February 6, 2012

Use Facebook to increase engagement on your site

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John HaydonIf you want to increase pages views and site engagement, it’s critical that you create a more social experience when people visit your website.

For example, when people view an article from your blog, they can see which of their friends have already read that article. They also can share content on your site with their Facebook friends.

Gigya published data showing that Web users spend 50 percent more time on websites that use Facebook social plug-ins. They also view twice as many pages.

Use social plug-ins to increase engagement

time spent How Facebook Social Plugins Increase Engagement On Your Nonprofits Website

View your website as a fishing net. Web visitors either keep swimming on by your site or get caught in your net.

As you can see in the bar graph above, users spend most of their time commenting, which, according to Giya, “allows them to share opinions on content and interact with other users – including those from their social graph.”

This makes sense when you remember that people are busier today than ever before, but still want to converse with their friends on topics they care about.

Increase page views with social plug-ins

page views How Facebook Social Plugins Increase Engagement On Your Nonprofits Website

They also found that page views more than doubled for sites that use social plug-ins. Again, commenting and sharing were the two biggest activities.

What does all this mean for your website?

The more pages people view on your site, the more chances you have to convert them into an email subscriber or donor.

View your website as a fishing net. Web visitors either keep swimming on by your site or get caught in your net — subscribe to your email newsletter, etc. Social plug-ins encourage these fish to swim around a bit more, giving you more chances at catching them!

Which Facebook social plug-ins should you use?

Putting your organization’s goals aside for a moment, and viewing the data above, it’s safe to say that you should at least be implementing Facebook’s Like Button and Comments plug-in. For instance:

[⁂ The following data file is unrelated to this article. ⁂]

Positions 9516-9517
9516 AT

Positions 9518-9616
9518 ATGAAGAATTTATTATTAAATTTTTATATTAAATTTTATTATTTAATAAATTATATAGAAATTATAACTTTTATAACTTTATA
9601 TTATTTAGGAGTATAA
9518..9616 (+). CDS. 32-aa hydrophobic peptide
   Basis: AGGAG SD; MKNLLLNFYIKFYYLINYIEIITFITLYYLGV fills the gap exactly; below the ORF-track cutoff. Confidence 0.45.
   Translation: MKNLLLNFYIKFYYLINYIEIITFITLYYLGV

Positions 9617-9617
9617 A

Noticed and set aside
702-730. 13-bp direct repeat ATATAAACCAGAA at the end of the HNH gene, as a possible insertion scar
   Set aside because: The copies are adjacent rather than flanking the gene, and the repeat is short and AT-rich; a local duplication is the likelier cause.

• Like Button: When a user clicks the Like button, a news story publishes to his or her News Feed, and this story includes a link back to the content on your site. If your site offers a lot of content that users can like individually (such as in a blog), you’ll invariably increase referral traffic from Facebook to your site.
  • Comments: This plug-in allows you to add a comment box to your website content so that Facebook users can enter their comments, which can automatically be published to their Facebook News Feed. These republished comments also include a link back to the comments on your site.

Facebook has excellent tutorials on installing these plug-ins, and if you use WordPress, all you need is to install a few plug-ins. The plugins I use are Facebook Like and Send and Disqus for comments (users can log in with Twitter or Google in addition to Facebook).

Have you installed Facebook social plugins on your site?

John Haydon delivers social web strategy solutions for “the quick, the smart, and the slightly manic.” Curious? Then connect up: Contact John by email, see his profile page, visit the John Haydon blog, follow him on Twitter and Google Plus or leave a comment.

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